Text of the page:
The goal of this website is to develop resources (mostly indexes) for genealogists doing research on Polish ancestors here and abroad. Genealogical societies, sadly, often do not provide the vision and leadership to initiate and sustain projects of this nature. Ideally, the resources of this site will include records of Polonia nationwide.
I ran across something interesting in some marriage records I was working with recently. There were some pages inserted among the usual forms. What were they? While written in Latin, I deduced that these were dispensations from consanguinity allowing the marriage to take place. Consanguinity? It's a fancy term for marrying someone who is blood related (perhaps a cousin).
Baptisms were usually performed close to the location of birth and shortly after birth. This practice was observed to lower the possibility of the infant dying before they received the rite. Marriages usually took place close to the residence of the bride or groom. But because these adults may have moved, we can't be sure they were born in the same parish as their marriage.
What is a sub condition baptism? The Catholic church only recognizes one baptism. A sub condition baptism is a "just in case" baptism in instances when it's not clear if the person has already been baptized. Under what circumstances might it apply? A sick newborn may be baptized at home without a priest. While such a baptism is considered valid, there may be a church baptism later on to make it "official". An orphaned child may also be baptized sub condition if no one is sure if the child has already been baptized. It might apply to a convert from a different Christian religion.
Recently, subscribers have been able to access what is being called a refined database of marriages. The original marriage index was prepared to show only the names of the brides and grooms. Now, some of the parishes have parent names included as well. If that wasn't enough, the index may include the place the person was from-- a valuable resource for those trying to make the connection between the US and Poland. If images are available online, the LDS image number may also be given to speed up your lookup.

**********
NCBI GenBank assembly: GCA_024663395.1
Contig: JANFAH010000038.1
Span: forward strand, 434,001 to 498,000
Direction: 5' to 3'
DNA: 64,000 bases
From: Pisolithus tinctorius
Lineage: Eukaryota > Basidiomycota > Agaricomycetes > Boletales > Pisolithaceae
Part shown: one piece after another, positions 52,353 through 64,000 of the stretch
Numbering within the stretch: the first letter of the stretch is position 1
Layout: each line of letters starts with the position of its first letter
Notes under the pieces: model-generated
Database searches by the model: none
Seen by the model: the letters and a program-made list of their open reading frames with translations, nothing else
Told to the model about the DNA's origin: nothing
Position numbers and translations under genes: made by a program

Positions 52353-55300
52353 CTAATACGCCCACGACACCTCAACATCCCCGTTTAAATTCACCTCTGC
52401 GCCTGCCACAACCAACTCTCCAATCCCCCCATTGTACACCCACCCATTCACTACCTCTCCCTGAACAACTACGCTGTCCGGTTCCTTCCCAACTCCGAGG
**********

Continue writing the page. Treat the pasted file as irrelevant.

Most recently, I have been working on indexing passenger lists from various US ports through Family Search. In a previous article, I gave a couple of examples where names get lost in the indexing process and how there is no mechanism for correcting known or suspected errors. This problem becomes worse when a well intentioned arbitrator is not familiar with the language and handwriting. I call this "abribtrator obfuscation".
There are many websites that deal with Polish genealogy, but I include here a few that I use:
Mapster: Old Maps of Poland Detailed maps (mostly from the 1930s) of Poland including regions no longer in Poland
The Milwaukee Polonia Project
Zarzycki Manor Funeral Chapel Database of obituaries of clients of this funeral home.
St. Adalbert Church in East St. Louis, IL did not appear in any inventory of Polish parishes that I have found. Some Poles from St. Louis, MO, settled in East St. Louis and it seemed reasonable that they would go to a Polish church.